Site hosted by Build your free website today!

Highland Dancing is traditional solo dancing from Scotland which has its roots in the mists of antiquity. To date, there has been very little research carried out into its exact origins and the few opinions that there are often conflict with another.

 Most people have not heard of Highland Dancing until, of course, you mention the Highland Fling or the Sword Dance. These are two of a number of dances that have evolved over time and are now taught to those learning Highland Dancing. With the exception of three, they are all solo dances requiring high levels of skill and physical strength. Although Highland Dancing is nearly always accompanied by the music of the bagpipes, it was in very early days danced to the sound of the harp.

Whereas a lot of dancing concentrates on the pattern a dancer makes as they move around the floor, Highland Dancing is far more concerned with the precise execution of intricate footwork. There is mention of a dance called the "Fling" as early as 1805 and from that time the dancing evolved into what it has become today.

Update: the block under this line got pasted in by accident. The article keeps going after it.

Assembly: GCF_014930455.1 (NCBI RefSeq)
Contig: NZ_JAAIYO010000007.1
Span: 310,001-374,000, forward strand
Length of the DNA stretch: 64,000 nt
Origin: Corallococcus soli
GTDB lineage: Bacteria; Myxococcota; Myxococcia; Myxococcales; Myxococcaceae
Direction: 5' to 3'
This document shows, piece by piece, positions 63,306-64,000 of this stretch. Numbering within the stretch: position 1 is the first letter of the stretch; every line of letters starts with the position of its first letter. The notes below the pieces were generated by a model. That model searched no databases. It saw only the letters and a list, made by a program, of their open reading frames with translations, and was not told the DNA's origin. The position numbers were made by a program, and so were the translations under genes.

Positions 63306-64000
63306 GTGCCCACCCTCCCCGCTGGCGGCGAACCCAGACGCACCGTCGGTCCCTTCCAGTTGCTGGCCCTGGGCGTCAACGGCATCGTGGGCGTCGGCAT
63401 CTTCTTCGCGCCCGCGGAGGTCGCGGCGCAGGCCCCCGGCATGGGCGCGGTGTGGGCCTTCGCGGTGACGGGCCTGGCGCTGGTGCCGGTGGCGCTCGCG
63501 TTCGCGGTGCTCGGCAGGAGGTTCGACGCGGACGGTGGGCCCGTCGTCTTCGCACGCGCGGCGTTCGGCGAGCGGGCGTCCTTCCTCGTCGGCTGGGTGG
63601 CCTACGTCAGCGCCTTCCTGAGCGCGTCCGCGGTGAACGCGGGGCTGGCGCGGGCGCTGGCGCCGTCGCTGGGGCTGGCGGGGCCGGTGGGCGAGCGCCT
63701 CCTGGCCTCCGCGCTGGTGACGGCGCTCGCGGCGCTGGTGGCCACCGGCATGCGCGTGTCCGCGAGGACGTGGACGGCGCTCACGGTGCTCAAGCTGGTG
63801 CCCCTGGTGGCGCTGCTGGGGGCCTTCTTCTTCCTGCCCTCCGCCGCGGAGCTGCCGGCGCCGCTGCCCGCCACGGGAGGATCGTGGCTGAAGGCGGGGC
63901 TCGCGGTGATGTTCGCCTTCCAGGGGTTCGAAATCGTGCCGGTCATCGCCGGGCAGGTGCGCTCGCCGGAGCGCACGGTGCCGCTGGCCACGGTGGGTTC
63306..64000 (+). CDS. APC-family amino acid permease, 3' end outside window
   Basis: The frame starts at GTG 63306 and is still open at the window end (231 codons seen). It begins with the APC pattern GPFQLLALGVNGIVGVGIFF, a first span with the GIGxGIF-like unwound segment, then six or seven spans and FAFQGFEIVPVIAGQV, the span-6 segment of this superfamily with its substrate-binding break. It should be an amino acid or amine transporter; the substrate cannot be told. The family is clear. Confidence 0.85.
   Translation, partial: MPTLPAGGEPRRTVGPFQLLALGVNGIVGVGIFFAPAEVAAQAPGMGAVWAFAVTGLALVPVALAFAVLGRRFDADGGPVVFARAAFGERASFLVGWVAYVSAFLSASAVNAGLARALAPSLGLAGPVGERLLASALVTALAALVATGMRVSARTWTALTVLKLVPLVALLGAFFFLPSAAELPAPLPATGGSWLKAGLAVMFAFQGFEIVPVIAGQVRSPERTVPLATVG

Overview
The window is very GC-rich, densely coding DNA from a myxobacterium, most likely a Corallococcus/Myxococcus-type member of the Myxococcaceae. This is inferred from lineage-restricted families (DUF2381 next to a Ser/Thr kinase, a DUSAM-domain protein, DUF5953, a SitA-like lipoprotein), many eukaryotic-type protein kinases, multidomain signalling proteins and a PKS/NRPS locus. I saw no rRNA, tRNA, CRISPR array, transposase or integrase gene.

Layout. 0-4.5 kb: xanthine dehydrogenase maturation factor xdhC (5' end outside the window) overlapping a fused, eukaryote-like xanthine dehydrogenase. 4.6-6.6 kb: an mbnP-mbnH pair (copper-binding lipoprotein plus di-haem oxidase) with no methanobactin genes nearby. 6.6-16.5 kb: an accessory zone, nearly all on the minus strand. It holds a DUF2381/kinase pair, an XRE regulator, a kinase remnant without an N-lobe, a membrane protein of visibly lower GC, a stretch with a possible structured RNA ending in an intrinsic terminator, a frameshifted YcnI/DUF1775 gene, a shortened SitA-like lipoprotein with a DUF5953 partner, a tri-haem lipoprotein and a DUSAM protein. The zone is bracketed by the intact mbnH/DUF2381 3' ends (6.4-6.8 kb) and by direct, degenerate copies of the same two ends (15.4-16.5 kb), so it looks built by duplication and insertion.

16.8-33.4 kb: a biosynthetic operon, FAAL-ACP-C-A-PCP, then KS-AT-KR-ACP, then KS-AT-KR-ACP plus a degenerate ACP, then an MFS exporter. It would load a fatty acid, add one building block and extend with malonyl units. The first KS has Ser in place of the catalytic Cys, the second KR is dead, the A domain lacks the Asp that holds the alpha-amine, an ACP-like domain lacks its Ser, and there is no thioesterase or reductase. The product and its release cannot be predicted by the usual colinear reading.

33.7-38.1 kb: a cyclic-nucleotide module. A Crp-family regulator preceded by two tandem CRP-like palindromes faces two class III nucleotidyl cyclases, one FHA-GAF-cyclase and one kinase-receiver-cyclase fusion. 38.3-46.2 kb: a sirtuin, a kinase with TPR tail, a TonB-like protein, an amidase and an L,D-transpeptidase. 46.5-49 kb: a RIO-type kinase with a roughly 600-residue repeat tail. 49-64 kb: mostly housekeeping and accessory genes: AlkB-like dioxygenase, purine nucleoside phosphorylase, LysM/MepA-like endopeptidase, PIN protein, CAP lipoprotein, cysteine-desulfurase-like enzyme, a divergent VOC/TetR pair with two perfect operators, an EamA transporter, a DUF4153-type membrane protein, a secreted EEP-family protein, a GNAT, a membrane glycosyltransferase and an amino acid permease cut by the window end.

Highland Dancing is a very prominent event at the famous Scottish Highland Games which are held throughout the Summer and early Autumn months in Scotland. Originally, the number and combination of steps found in Highland Dancing was almost limitless and competition judges found their task becoming increasingly difficult as allegations of unfairness abounded the Games scene. Consequently, in 1953, the Scottish Official Board of Highland Dancing was founded. The Board standardised the steps of the four Highland Dances performed in all competitions and published them in a textbook called "Highland Dancing". They also standardised the costumes to be worn for Highland Dancing Competitions. Most of you are familiar with the traditional kilt, but competitive dancers wear other outfits in the course of their competitions.

Until the early 1900's, only boys entered for Highland Dancing competitions. That has now, however, completely reversed and the girls outnumber the boys by about 100 to 1! That is not to say that males are completely excluded - a number of world champions have been boys and men.

 Dancing is not confined to Scotland from where, originally, most of the champions came from. Highland Dancing seems to have laid roots wherever Scottish people have originally settled including the United States of America, New Zealand, Australia, Canada and South Africa. It often seems now that it is dancers from these countries who are taking the important championship titles as worldwide travel becomes much easier. Never more so than now have native Scottish dancers had to really rise and meet the challenge from fantastic dancers that other countries are producing.

This information was taken directly from: